One of the great things about life abroad is the diversity of people you meet, and the chance to overcome linguistic, economic and social barriers to make friendships on the basis of shared interests.
The field of sports is often the best place for this, and the opening of a new gymnasium on the compound was met with great enthusiasm by its residents. Koreans are passionate about badmitton, and I have had the pleasure of being soundly beaten by several of my Korean colleagues over the lunch hour. Unfortunately, badmitton has not proven a good way to break down the very pronounced tribal affiliations on the base to allow Korean civilians to play with the military, American soldiers to play with Koreans or most of all for the Afghan and TCNs -"third country" nationals (from Kazakhstan, Uzbekistan etc.) to mingle.
Volleyball on the other hand, is a far better mixer - although Korean participation has been erratic, limited, and (unfortunately) been known to perpetuate rather than reduce the barriers due to the sometimes arrogant demeanor of more senior players who insist on playing by the rules that prevail in Korea (which don't allow kicking for example), rather than what is generally agreed by the other dozen or so people who had agreed on a different set of rules thankyouverymuch. More problematic is the built-in conflict with the Korean military who has neglected to put up "blackout" covers on the windows to the gym, and therefore insists on ending the game by 7:30 far earlier than the players would like (since many have jobs in the cafeteria that keep them busy until almost 7). The soldiers are merely followin orders of course, but the night often ends with a game ending halfway through, and players speculating about whether any evil-doers really need the light from a few windows to locate a base that is almost a square mile in size with corners marked by towers, is located on a hill overlooking the valley, and is clearly visible by moonlight...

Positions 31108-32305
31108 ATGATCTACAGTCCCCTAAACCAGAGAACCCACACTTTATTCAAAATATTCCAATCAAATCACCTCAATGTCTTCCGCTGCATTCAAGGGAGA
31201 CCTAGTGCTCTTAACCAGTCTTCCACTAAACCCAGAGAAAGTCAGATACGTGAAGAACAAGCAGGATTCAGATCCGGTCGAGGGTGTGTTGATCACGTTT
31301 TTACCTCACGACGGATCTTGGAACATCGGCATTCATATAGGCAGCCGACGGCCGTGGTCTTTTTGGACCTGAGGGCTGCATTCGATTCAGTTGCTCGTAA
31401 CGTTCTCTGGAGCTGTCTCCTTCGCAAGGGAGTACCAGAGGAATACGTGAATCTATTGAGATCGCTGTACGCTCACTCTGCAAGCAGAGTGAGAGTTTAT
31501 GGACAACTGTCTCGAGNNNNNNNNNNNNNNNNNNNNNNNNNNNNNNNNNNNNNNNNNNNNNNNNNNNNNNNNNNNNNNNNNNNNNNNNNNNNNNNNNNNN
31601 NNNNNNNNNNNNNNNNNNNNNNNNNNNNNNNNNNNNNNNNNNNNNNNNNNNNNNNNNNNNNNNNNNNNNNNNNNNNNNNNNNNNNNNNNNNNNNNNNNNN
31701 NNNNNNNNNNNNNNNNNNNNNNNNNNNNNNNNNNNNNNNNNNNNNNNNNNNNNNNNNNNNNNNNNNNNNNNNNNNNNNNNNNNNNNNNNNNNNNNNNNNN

Nonetheless, it is both a great stress relief and a nice social time where Afghans, americans, TCNs and the odd Korean play hard, but have fun. The forwards (closest to the net) tend to be tall, heavy and aggressive, spiking with full force at every opportunity, and blocking the other side fearlessly. By american rules about hitting the net fouls are committed several times per point as players go head-to-head at the net. A "fouley" is only called if somebody gets hurt or almost pulls down the net. Any good spike (or spectacular but unintentional foul) is followed by a round of hand-slapping that goes across the net to the other team as well as within your own.
This is part of the fun, and some of the jokesters who play frequently declare "fouley bood" with no justification. "Fouley" is just "foul" with a Korean accent (the E sound) on the end - and "bood" means "was". Translation - that was a foul... Likewise, people either admit to, or accuse the other team of "touchey" - meaning, that a player touched a ball before it went out-of-bounds (and therefore the point goes to the other team). Whether a ball landed in-bounds or out-of-bounds is of course another common controversy which leads to admissions, or voiciferous accusations that a ball "Out Bood!".